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New life for Island Plaza


Revival plans: Island Plaza is due for redevelopment and a re-design. — CHAN BOON KAI/The Star

GEORGE TOWN: The little enclave of Tanjong Tokong is set for a new revival.

A Hong Kong businessman, who is among many on the lookout for prime land and buildings in the state, has snapped up the long-neglected Island Plaza in the area and promises to make it a big draw again.

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The buyer, known only as Law, said he would bring Hong Kong’s creative economy – musical and performing arts, film and television production – to the mall.

As an added attraction, there will be the former British colony’s iteration of the coffeeshop, called cha chan teng in Cantonese, which literally means “tea and dishes hall”.

Cha chan teng is characterised by a casual dining atmosphere, with a menu of fine-dining delicacies on top of Hong Kong’s street food.

Island Plaza has been sold for an undisclosed sum to the real estate tycoon who said he would bring all the successful retailing strategies of Hong Kong to the state.

“What we learned from turning Hong Kong into an international destination for culinary arts and fashion, we will bring to Penang,” he said.

He said had fallen in love with the peace and prosperity in the state.

“You can have a plate of noodles for a few ringgit or a hundred ringgit, and they will all be delicious.

“In terms of living cost, Penang is 1/15 (6.66%) of the cost in Hong Kong (for an upscale lifestyle). Yet, whatever Hong Kong has, you have,” Law said.

For more than a decade, Hong Kong folk, including its celebrities, have been settling down in Penang.

Many came here to retire, but in recent years, Hong Kongers began buying properties for investment.

The Star reported recently that Hong Kong investors had bought the last few old bungalows along the popular Gurney Drive promenade.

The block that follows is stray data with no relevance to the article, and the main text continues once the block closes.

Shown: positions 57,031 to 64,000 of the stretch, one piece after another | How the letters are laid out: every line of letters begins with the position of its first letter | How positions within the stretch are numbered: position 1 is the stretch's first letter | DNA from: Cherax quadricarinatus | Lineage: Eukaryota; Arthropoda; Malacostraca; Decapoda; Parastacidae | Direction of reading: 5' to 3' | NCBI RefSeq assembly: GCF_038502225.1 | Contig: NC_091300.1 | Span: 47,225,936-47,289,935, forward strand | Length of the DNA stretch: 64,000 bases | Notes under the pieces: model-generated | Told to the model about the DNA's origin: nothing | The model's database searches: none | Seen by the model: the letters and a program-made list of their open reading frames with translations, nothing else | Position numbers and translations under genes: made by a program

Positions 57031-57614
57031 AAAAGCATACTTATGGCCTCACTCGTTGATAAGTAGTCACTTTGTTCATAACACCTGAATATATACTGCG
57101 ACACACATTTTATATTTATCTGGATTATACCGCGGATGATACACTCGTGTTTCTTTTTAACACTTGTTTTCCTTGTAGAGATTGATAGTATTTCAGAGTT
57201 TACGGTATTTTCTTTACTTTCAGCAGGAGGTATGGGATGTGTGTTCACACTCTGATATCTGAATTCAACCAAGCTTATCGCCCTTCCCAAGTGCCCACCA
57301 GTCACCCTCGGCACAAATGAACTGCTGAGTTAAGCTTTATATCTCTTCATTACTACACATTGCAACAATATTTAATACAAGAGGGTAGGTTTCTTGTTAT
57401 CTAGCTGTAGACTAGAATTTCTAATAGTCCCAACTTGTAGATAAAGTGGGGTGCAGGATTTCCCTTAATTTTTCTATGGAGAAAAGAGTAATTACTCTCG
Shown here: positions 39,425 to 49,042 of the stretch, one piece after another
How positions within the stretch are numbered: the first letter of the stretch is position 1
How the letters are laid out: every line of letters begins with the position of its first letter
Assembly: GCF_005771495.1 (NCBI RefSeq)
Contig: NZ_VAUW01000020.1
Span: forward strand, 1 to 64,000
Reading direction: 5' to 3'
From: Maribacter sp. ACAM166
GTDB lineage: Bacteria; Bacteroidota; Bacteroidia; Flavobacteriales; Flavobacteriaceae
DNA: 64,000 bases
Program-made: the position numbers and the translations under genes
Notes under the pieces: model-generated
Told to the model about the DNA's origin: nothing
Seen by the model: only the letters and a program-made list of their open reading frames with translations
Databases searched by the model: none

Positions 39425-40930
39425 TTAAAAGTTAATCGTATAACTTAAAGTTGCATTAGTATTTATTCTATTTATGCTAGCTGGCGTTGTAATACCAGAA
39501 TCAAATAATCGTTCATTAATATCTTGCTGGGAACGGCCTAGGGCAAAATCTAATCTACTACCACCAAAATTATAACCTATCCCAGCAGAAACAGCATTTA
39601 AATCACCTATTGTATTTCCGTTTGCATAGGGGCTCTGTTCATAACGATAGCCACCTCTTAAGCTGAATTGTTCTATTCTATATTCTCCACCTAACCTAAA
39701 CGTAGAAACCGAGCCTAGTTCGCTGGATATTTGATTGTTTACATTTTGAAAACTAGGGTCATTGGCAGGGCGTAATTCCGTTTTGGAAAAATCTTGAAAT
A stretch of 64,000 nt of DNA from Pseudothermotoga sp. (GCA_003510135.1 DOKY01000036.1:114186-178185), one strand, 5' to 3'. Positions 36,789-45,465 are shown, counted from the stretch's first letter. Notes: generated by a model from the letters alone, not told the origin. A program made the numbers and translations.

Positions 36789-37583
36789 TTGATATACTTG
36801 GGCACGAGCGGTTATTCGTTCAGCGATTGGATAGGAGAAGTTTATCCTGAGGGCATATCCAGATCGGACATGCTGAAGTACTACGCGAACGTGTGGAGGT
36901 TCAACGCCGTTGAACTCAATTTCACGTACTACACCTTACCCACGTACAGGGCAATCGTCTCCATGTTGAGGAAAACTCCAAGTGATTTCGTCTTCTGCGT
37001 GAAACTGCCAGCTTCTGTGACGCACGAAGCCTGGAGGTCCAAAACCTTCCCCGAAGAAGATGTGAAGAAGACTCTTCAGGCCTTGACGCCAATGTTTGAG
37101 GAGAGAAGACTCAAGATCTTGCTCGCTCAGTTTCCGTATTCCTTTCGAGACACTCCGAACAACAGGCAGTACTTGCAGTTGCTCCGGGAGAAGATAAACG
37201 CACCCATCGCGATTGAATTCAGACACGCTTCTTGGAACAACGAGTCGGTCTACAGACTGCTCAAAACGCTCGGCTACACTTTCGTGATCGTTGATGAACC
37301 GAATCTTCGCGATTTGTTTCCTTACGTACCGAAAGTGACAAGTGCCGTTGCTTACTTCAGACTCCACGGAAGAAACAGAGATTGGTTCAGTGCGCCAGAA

Law himself came to Penang six years ago.

“I have an insurance agent of more than 20 years who is Penang-born. He kept urging me to come to Penang for a holiday,” he said.

On his first holiday here, Law kept extending his stay.

“I chose Eastern and Oriental Hotel. It was more beautiful than the best traditional hotel in Hong Kong.

“It was then RM600 to RM700 a night here. In Hong Kong, it would have been RM2,000 a night,” he said.

The real estate mogul began shopping for Penang properties on his first trip and bought his first home here – an almost 11,000sq ft super condo in Gurney Drive.

Each time he returned, he bought at least one more property.

“I own more than 10 properties in Penang now, including a private museum and a boutique hotel in the heritage enclave,” said Law, who is his 70s.

On his first Penang holiday, Law said he was sad to see many beggars and drunkards outside his hotel.

“After a few years, I no longer see them. Penang is getting better and this kind of socio-economic progress is really rare,” he said.

Mega Realty Sdn Bhd principal Jenny Yeap, who is running Island Plaza’s leasing office now, confirmed that plans for the redevelopment and re-design, including a hi-tech facade of the mall, were submitted to the city council.

“We are negotiating with many large anchor tenants to set up shop in Island Plaza now,” she added.

Yeap said Island Plaza was sold to Law just before the movement control order was imposed on March 18, 2020.

The mall is a landmark in Penang because it heralded a new phase of consumerism in the 1990s.

Opened in December 1995, the 500,000sq ft mall was then reported to be worth RM200mil.

In 2016, a business periodical reported that a retail mall investment fund bought Island Plaza for RM120mil in 2007 and pumped in RM40mil to refurbish it.

It was the only other large shopping complex besides Komtar in 1995 and enticed luxury concept stores, including Versace, Fila, Oshkosh B’gosh, Polo Santa Barbara and Mizuno, to open for the first time in Penang.

However, many new shopping complexes mushroomed later, sending Island Plaza into the background.

Malaysian Shopping Malls Association adviser Richard Chan said shopping complexes required frequent regeneration.

“They have to shed their skins every now and then. Change is the only constant. The colours, concepts, even the types of retailers must be changed constantly.

“It’s not about the size of the mall. It will be a challenge to bring Island Plaza back to its glory days, but it is a good challenge,” he said.

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